1866 Constitution of Romania

From Wikipedia, the free encyclopedia
Jump to: navigation, search
Constitution of Romania
Created 13 July [O.S. 1 July] 1866
Ratified 13 July [O.S. 1 July] 1866
Signatories Carol I
Purpose Replace the Statutul Desvoltător al Convenţiei de la Paris as Constitution of the Principality of Romania

The 1866 Constitution of Romania was the fundamental law that capped a period of nation-building in the Danubian Principalities, which had united in 1859. Drafted in a short time and using as its model the 1831 Constitution of Belgium, then considered Europe's most liberal, it was substantially modified by Prince (later King) Carol and adopted by the Constituent Assembly. The newly installed Prince then promulgated it on July 1; this was done without input from the major powers, including the Ottoman Empire, which still had formal sovereignty over Romania.

Outline[edit]

The document proclaimed constitutional monarchy as the form of government, on the basis of separation of powers and on the principle of national sovereignty. The throne was a hereditary office of the male descendants of Carol; women were excluded by salic law. Legislative power was exercised by the Prince and Parliament (composed of an Assembly of Deputies and a Senate), while executive power was entrusted to the Prince, who exercised it through his ministers. The political regime was liberal but not democratic; elections were held with a limited franchise (voters, all men, were divided into four colleges based on their wealth and social origins). The Prince's constitutional powers were hereditary, "from male to male through primogeniture and perpetually excluding women and their descendants". His person was proclaimed "inviolable"; his acts were valid only if countersigned by a minister, who then became answerable for the act in question. The Prince was the head of the army, he named and dismissed ministers, sanctioned and promulgated laws, named and confirmed men to all public functions, signed treaties and conventions on commerce and navigation with foreign countries, had the right to grant political amnesty, to pardon criminals or reduce their sentences, to confer military ranks and decorations, to coin money. At the same time, he opened and closed sessions of Parliament, which he could convoke in emergency session and which he could dissolve.

Citizens' rights and freedoms were of the most modern vintage: enshrined in the document were the freedom of conscience, of the press, of assembly, of religion; equality before the law, regardless of class; individual liberty; inviolability of the home. Capital punishment was abolished in peacetime, while property was considered sacred and inviolable. The Romanian Orthodox Church was accorded superior status ("the dominant religion of the Romanian state"), while article 7 provided that non-Christians could not become citizens (which chiefly affected Jews).[citation needed] Nevertheless, it did little to progress the position of women.[1]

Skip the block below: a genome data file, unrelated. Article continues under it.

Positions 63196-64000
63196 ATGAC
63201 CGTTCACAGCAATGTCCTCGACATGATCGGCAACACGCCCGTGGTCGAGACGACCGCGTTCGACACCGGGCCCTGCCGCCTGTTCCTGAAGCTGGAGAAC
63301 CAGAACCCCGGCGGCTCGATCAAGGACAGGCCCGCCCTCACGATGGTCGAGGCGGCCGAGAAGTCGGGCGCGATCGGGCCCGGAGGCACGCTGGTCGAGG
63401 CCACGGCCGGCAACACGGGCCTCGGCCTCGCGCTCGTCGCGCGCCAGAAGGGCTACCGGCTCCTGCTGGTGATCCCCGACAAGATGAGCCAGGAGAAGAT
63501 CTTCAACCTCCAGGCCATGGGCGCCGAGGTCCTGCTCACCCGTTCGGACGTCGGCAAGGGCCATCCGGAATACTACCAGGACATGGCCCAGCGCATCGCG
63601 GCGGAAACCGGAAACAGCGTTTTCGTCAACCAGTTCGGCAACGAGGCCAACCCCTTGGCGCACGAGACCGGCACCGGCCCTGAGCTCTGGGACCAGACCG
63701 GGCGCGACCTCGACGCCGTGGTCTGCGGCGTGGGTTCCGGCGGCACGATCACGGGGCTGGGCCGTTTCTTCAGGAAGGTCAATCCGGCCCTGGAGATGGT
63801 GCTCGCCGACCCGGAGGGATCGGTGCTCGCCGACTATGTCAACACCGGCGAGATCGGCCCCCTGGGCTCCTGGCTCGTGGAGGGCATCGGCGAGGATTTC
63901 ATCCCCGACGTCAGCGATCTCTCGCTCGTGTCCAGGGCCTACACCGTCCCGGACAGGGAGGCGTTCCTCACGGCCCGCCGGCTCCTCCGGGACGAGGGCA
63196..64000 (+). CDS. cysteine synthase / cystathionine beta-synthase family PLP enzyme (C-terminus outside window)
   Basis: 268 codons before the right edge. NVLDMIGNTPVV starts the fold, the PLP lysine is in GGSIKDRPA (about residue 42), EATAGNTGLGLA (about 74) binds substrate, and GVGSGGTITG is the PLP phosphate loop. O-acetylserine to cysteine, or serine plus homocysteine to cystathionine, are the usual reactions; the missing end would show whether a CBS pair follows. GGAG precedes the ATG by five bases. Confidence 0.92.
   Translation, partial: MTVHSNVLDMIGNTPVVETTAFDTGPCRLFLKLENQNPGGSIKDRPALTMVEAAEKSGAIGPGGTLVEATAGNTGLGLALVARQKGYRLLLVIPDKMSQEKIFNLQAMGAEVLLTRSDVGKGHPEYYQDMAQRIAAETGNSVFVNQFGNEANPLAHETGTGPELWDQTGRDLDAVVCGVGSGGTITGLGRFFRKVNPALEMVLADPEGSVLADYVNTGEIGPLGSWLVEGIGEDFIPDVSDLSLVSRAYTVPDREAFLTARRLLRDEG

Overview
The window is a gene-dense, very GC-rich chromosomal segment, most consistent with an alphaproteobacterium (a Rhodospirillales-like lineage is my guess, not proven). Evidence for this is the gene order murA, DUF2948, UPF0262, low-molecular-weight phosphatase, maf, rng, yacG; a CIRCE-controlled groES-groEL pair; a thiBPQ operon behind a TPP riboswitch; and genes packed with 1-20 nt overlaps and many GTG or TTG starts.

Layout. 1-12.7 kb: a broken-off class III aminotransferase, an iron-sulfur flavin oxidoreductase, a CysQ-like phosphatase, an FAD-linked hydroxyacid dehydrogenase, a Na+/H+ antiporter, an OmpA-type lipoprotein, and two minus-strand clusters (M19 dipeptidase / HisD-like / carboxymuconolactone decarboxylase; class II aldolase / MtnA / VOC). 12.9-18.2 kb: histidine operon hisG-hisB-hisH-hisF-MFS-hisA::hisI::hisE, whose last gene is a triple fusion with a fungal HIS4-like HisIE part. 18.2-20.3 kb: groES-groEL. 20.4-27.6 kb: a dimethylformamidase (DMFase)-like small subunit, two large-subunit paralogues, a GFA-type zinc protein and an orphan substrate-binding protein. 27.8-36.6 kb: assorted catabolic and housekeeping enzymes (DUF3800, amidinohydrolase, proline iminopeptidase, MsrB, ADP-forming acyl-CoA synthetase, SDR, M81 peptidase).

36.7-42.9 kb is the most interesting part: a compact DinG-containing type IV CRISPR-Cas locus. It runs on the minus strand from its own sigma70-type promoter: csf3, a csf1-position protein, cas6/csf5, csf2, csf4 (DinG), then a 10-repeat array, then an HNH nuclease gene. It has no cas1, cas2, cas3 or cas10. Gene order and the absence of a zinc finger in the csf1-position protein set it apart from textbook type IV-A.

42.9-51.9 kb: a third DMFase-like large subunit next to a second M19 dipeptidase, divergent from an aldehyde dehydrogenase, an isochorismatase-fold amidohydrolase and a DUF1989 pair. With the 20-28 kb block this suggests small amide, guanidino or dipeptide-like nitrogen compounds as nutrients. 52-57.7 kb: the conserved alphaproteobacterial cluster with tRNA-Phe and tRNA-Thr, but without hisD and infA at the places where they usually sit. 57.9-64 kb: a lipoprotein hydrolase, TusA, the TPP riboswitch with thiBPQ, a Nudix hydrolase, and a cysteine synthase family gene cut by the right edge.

In 1879, under Western pressure, article 7 was ostensibly diluted but in fact it remained nearly impossible for Jews to gain citizenship. In 1881, the constitution was amended to proclaim Romania a kingdom. In 1884, the number of electoral colleges was reduced to three, thus expanding the franchise. In 1917, the Constitution underwent two major modifications in order to fulfil promised made to the soldiers then fighting World War I: the college-based electoral system was abolished, and the right to property weakened so that land reform could be carried out. It remained in effect until 1923, when a new constitution came into effect.

Elections[edit]

Although every adult male could vote, the value of their vote was strongly tilted towards the wealthiest.[2]

As of 1909, the Chamber of Deputies was divided into three colleges, based on incomes and wealth:

  • College I (comprising 41% of the deputies) was elected directly by 1.5% of the voters, property owners who had incomes of at least 1200 lei[2]
  • College II (comprising 38% of the deputies) was elected directly by 3.5% of the voters, city dwellers and professionals paying an annual tax of at least 20 lei[2]
  • College III (comprising 21% of the deputies) was elected directly by 4% of the voters, literate rural property owners who had incomes between 300 and 1200 lei, as well as teachers and priests[2]
  • in the College III, also voted indirectly the rest of 91% of the voters, through delegates who represented 50 voters.[2]

The Senate gave even more power to the large property owners, while 98% of the voters were not represented at all:[3]

  • College I (comprising 55% of the senators) was elected by 1% of the voters, who had incomes of at least 2000 lei or were high-level functionaries or held advanced degrees and had a certain number of professional employment.[2]
  • College II (comprising 45% of the senators) was elected by another 1% of the voters, who had incomes of at between 800 and 2000 lei or held advanced degrees or were professionals.[3]

Notes[edit]

  1. ^ Hitchins 2014, pp. 115–6.
  2. ^ a b c d e f Eidelberg, p. 15
  3. ^ a b Eidelberg, p. 16

Bibliography[edit]

  • Hitchins, Keith (2014). A Concise History of Romania. Cambridge: Cambridge University Press. ISBN 978-0-521-69413-1. 
  • Eidelberg, Philip Gabriel (1974). The Great Rumanian Peasant Revolt of 1907: Origins of a Modern Jacquerie. Brill Publishers. ISBN 90-04-03781-0. 
  • Stoica, Stan, coordinator, (2007). Dicţionar de Istorie a României, p. 88–9. Bucharest: Editura Merona.

External links[edit]